Performance of BAW sliding under different channel conditions (1) • Expected length of A-MPDU for different window sizes under different channel conditions
Performance of BAW sliding under different channel conditions (2) • Expected length of A-MPDU, expected number of successful and failed MPDUs under different channel conditions
Transmission probability • Transmission probability that a station transmits in a randomly chosen slot time. (10) • p is backoff stage increment probability due to either collision or A-MPDU failure because of channel noise: (11) • Equations (10) and (11) can be solved using numerical method and have unique solution for .
Slot durations • Idle slot duration Ti: When all STAs are counting down, no station transmits a frame and we have (12) • Successful slot duration Ts: At least one MPDU in A-MPDU successfully received by receiver, the slot duration is the sum of a A-MPDU, a SIFS and an Block ACK duration (13) • Collision and ‘A-MPDU failure due to noise’ slot durations Tcand Tf: (14)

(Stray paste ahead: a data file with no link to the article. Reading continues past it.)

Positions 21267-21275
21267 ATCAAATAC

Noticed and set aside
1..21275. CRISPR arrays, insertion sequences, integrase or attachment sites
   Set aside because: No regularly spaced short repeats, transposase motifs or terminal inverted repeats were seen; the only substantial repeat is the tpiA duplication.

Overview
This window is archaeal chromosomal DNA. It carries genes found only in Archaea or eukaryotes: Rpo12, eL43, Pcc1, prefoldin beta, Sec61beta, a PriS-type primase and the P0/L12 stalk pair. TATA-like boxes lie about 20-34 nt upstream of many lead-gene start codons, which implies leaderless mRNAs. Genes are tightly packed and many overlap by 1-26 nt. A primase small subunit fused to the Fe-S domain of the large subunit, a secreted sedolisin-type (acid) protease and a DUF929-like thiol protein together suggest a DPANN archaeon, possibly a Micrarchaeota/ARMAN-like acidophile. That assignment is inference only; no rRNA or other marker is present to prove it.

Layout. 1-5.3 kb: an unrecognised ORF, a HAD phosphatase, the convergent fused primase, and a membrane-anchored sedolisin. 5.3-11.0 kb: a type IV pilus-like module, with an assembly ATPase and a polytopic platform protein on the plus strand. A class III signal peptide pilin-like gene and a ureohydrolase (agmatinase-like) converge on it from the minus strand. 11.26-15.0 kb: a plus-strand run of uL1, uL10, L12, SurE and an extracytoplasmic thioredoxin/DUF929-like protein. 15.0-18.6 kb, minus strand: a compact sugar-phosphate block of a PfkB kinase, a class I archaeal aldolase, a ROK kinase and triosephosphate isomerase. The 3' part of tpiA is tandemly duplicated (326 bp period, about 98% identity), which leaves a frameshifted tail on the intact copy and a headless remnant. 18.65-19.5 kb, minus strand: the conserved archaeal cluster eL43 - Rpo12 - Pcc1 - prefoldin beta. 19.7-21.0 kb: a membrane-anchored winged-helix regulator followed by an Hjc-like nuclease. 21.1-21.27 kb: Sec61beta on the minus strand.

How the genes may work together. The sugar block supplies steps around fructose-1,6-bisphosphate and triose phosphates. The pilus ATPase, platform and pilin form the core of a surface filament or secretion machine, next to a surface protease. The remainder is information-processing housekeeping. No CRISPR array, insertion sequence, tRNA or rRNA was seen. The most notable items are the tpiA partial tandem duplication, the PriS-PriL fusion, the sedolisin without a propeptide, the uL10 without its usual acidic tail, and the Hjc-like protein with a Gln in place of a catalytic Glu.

Probabilities of Time Slots • Idle slot is observed if none of the stations transmits: (15) • Successful slot is observed if only one station transmits and A-MPDU is not fully failed (16) • Failure slot is observed if only one station transmits and A-MPDU is fully failed (17) • Collision slot is observed if none of other slots is observed: (18)
Network throughput • Network throughput can be defined as: (19)
Performance analysis of IEEE 802.11n considering BAW sliding (1) • Network throughput “with BAW” at R = 300Mbps
Performance analysis of IEEE 802.11n considering BAW sliding (2) • Network throughput “with BAW” at R = 600Mbps
Performance analysis of IEEE 802.11n considering BAW sliding (3) • Network throughput comparison “with and without BAW” at R = 300Mbps